Collector’s Years of Digging, Diving for Bottles on Display at New Hampshire Museum
Also featured in the “All Bottled Up” exhibit at the Woodman Institute Museum in Dover, N.H., are bottles from another local collector, Dave Landry. They feature amazing colors and designs of his bottles, including figural bitters bottles, mineral water bottles from Saratoga Springs, and a large cobalt blue master ink bottle, among many others.
It is not every day that a person can dig old trash out of the ground and have it wind up in a historical museum. So I was thrilled when Tom Hindle, the director of the Woodman Institute Museum in Dover, N.H., contacted me and asked if I would loan the museum some of the antique bottles and glass shards I have dug up from the ground or salvaged while scuba diving over the years.
The museum is featuring an exhibit titled “All Bottled Up,” a history of bottles from Dover N.H., as well as period bottles that were found or recovered from the local rivers and lakes. The bottles and shards that I lent to the museum for the year were blown mostly in New England and used and sold by local merchants in Dover.
They include several specimens blown at the old Stoddard Glass Works in Stoddard, N.H. The bottles I selected to display in the central case in the museum show a timeline of blown glass bottles, with the earliest dating to the late 18th century, continuing up to the early 20th century, when the advent of bottle-making machines refined the quality and consistency of the bottles as they were manufactured in greater numbers.
This glass dome is home to three open-pontiled shoe-blacking bottles dating to the mid-1800s in three different colors. The bright green one is what collectors call “Keene green,” as it is attributed to early glass blowers in Keene, N.H. The light blue aqua example is extremely rare because it was recovered from a local river with the original cotton dauber still attached to a metal rod extending from the cork. I remember finding this deep in the silt and didn’t realize the dauber still attached. As I cleaned it back at my home, it was a meticulous task to loosen the cork and then slide the dauber out of the mud-filled bottle without breaking it.
Also featured in the exhibit are bottles from another local collector, Dave Landry. They feature amazing colors and designs of his bottles, including figural bitters bottles, mineral water bottles from Saratoga Springs, and a large cobalt blue master ink bottle, among many others.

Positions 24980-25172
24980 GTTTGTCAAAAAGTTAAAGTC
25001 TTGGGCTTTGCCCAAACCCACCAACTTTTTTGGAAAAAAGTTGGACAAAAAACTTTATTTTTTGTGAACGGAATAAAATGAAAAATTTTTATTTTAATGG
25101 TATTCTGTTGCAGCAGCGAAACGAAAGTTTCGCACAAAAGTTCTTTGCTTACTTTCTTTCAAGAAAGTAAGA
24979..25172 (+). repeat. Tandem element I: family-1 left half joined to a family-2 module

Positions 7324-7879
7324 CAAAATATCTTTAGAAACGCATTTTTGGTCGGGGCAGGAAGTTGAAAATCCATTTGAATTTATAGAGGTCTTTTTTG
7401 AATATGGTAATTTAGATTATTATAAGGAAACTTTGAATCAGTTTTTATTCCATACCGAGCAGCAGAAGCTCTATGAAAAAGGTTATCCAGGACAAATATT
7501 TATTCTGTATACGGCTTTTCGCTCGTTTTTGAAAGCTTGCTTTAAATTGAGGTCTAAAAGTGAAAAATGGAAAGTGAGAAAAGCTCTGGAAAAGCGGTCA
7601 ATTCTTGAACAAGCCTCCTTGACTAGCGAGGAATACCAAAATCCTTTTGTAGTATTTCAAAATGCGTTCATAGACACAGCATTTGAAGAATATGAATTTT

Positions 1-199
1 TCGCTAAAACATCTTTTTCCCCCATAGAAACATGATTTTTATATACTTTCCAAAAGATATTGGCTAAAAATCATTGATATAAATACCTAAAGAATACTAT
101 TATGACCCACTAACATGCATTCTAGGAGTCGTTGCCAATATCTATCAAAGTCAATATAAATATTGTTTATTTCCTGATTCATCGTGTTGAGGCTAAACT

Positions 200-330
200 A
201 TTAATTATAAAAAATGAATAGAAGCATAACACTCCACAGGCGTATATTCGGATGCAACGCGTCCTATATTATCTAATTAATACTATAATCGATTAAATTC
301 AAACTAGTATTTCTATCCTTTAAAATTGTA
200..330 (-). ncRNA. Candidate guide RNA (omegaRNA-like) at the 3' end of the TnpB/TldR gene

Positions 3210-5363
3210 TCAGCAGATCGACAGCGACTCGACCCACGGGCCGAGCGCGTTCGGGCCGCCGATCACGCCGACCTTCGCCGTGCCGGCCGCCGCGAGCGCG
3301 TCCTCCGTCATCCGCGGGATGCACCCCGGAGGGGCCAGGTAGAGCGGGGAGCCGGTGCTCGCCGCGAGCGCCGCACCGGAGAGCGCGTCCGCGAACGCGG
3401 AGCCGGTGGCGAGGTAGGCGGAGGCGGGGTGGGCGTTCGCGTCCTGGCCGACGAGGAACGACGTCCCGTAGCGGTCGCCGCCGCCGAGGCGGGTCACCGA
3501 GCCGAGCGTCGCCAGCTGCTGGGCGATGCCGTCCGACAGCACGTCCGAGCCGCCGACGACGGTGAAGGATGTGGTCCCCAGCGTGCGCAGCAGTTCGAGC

As the museum guests travel from one end of the glass case to the other, it offers a clear, visual example of shards and bottles that were made by hand, one at a time, by glassblowers in small log structures along a mill river in N.H. It ends with machine-made bottles, featuring crisp, clean colors and very few imperfections.
When viewed through the eyes of a collector, the appeal of the early, crudely made bottles is well apparent. The glass is filled with impurities, whittle marks and even little grains of sand, with uneven and warped lips.
This is a beautiful glass lampshade I recovered from about 15 feet of water. It is delicate, with frilled edges and a cranberry color trim. I spotted it wedged between two moss covered rocks, and couldn’t believe it was whole. After getting it to shore, I found that it didn’t have a chip on it!
I dug this bottle 30 years ago and have never seen another like it and is unlisted in any of the voluminous references I have researched. I did find the vendor listed in an old Boston directory, and it showed that he specialized in “Indian medicines.” As far as I can tell, this may be all that remains of his small business venture, dating back more than 150 years.
The exhibit also shows the products and potions used by the people who lived in the historical buildings around the town, of which there are many: old ink bottles; bitters and elixirs; cures for diseases of all kinds; as well as whiskey and soda bottles.
This is the main display case in the center room on the ground floor. It contains the timeline of bottles, showing examples from 1760 to 1920. A main draw to the Woodman Institute is the last horse saddle ridden by Abraham Lincoln before his assassination. It is in a glass cabinet at the front of the room, along with the original documents detailing the provenance of the saddle.
The entire museum is a hidden local treasure. The main building is a three-story brick residence built in 1818. It houses an amazing mineral collection, Indian artifacts, military and animal exhibits, as well as the previously mentioned Lincoln Saddle. It is open 12:30-4:30 p.m. Wednesdays through Sundays, and is located at 182 Central Avenue in Dover, N.H. It is well worth the price of admission, as it offers something of interest to everyone.
Bram Hepburn collects 19th-century New England bottles and glass, having spent the last 30 years digging and diving for bottles in New England and upstate New York. He lives in Eliot, Maine.
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